• Required Pantry Ingredients: Salt, Pepper, Oil

Summary:

HelloFresh is almost exactly like Blue Apron.

Smiths:

  • Skill Level: Novice
  • Food Packaging: Individual boxes containing ingredients for each meal
  • Delivery: Local Pickup at grocery store only
  • Price: $16.00 per two meal box regular price, $8.00 per two meal box sale price if used same or next day (read: about to expire boxes).
  • Cooking Time: 30 – 45 minutes per meal
  • Required Pantry Ingredients: Salt, Pepper, Oil

Summary:

Smiths is a good service if you need something that day or the next day as you can go and pick up the box you need that day. No waiting on deliveries and if you need something else it’s right there.

Conclusions:

I very much enjoy these services. It adds a verity to my cooking with little thinking effort on my part. I will stick with Blue Apron as my primary, and continue to alternate through the others as needed.

In writing this I realized that these services are pretty much the same at very similar price points. I have over four years’ worth of recipe cards in binders on my cooking shelf. The meals I often repeat come from Blue Apron and HelloFresh. The services that have offered me the most education have been Blue Apron and Plated as their tips & tricks and education aids are far superior to the other services.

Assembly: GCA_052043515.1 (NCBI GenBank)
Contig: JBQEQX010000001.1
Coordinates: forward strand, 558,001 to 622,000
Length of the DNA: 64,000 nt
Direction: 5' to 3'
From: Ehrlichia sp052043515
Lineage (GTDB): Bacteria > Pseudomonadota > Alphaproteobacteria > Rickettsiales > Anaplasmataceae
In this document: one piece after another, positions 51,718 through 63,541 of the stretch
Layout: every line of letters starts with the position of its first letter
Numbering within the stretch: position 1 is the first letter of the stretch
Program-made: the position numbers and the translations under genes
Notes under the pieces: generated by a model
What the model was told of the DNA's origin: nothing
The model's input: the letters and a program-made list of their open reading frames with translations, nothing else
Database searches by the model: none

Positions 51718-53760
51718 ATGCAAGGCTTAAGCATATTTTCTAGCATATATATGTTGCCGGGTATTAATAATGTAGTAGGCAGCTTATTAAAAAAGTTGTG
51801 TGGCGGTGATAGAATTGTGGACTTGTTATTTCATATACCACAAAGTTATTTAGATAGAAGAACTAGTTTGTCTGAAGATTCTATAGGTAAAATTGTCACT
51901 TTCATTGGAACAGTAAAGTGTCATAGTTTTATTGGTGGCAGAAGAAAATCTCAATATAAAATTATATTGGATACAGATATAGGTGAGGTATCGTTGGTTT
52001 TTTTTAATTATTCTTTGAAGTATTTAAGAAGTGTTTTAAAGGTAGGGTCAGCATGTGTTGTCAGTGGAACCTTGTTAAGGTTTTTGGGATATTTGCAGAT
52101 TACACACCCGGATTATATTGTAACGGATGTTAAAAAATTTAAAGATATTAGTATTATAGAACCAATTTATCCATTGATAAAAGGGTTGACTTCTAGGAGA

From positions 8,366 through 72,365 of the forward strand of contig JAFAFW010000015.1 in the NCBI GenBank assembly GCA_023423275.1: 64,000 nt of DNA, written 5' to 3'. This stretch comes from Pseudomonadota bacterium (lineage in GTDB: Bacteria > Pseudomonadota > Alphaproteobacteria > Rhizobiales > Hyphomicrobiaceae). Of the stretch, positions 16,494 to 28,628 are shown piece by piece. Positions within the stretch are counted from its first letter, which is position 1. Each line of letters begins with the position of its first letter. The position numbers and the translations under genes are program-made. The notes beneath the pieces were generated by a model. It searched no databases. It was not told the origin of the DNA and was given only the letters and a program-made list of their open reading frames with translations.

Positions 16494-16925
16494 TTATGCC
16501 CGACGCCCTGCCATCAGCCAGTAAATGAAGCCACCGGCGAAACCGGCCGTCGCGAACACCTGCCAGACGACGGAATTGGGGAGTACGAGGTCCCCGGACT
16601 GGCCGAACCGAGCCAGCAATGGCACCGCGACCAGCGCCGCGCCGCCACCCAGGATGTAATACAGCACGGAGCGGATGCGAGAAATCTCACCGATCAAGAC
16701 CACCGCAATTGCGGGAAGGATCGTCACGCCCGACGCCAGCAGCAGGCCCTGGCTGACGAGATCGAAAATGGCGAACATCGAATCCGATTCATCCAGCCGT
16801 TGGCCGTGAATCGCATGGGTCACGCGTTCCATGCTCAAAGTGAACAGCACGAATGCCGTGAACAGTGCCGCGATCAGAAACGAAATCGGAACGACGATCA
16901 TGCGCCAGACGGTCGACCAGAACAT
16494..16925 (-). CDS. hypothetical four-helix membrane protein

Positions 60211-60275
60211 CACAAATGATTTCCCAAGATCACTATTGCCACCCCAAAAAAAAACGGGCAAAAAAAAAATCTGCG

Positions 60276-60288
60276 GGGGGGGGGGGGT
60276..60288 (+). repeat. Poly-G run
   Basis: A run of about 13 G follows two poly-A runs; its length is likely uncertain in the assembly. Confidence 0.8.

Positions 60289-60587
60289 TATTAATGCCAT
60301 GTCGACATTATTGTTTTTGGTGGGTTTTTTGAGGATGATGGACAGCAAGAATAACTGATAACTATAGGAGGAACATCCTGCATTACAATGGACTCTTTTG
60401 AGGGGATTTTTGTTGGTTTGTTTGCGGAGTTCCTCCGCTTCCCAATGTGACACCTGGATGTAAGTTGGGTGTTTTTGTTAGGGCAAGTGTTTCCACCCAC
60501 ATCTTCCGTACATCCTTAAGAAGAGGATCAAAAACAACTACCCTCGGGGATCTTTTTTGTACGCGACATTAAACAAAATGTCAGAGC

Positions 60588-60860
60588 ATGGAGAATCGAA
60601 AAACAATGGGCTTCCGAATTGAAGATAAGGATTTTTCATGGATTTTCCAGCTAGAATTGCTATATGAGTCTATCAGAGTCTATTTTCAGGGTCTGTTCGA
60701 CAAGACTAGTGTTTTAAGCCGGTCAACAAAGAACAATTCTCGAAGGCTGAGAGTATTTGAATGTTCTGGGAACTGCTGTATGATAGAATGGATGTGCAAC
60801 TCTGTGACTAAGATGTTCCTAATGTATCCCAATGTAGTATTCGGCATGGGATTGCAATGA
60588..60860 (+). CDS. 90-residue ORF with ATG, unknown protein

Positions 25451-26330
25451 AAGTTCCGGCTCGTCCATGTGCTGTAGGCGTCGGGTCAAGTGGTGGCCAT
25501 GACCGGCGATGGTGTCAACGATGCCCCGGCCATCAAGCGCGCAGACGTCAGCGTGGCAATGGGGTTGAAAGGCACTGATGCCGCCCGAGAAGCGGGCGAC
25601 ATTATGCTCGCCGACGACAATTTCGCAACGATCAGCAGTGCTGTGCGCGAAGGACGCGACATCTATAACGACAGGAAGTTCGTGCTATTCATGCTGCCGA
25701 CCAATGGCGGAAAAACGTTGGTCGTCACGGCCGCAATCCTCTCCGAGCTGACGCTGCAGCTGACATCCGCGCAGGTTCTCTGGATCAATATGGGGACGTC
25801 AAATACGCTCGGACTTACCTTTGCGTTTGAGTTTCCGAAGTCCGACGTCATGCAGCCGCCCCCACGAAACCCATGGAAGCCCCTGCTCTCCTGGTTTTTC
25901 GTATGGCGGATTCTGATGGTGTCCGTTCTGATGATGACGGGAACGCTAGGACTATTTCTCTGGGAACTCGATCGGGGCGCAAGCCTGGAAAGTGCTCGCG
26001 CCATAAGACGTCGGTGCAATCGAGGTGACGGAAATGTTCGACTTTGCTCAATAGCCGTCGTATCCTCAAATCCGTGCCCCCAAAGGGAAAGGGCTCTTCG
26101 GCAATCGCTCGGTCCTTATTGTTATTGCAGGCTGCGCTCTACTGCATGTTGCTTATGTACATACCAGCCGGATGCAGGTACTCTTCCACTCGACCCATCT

Bottom Line:

All the services are fun way to spend time in the kitchen with my spouse. We really enjoy cooking together and these services take the guess work out of that process. They take the thinking out of what to eat and provide the tools for success. The price works out to be less than going out to eat but more than grocery shopping (except Smiths). The portions are controlled so it makes dieting and weight management easier. We’ve never felt hungry after any of the meals we’ve cooked with these services.

For a slightly outdated photo blog of my cooking check out https://fox.rabbitvalley.com/Rifka/Rifkas_Cookbook/Rifkas_Cook_Book/Rifkas_Cook_Book.html

 

More passwords compromised…

Is it a day ending in “y”? Then it must be time for a brand new enormous company to announce they’ve been compromised!  This time it’s our friends at Twitter saying their programming mistake managed to copy your password in plain text into their log files.

Brilliant.

If you aren’t putting a unique password on every site, now is the time.  It’s easy with Apple devices.  Simply go to Safari -> Settings -> Autofill

Make sure User names and passwords is checked.  Now, when you visit a website, Safari will offer to save the password.  Here’s the best part.  Go change your dang’ed password!  Safari will offer a random password for that site AND remember it for you.

Sync that Stuff with iCloud!

If you’re a Mac user, you’re in luck with iCloud.  Go to  -> System Preferences -> iCloud.  Turn on Keychain.  This secure, encrypted password will now sync automagically to your macOS and iOS devices.  No more fat fingers with passwords on your iPhone, my friends.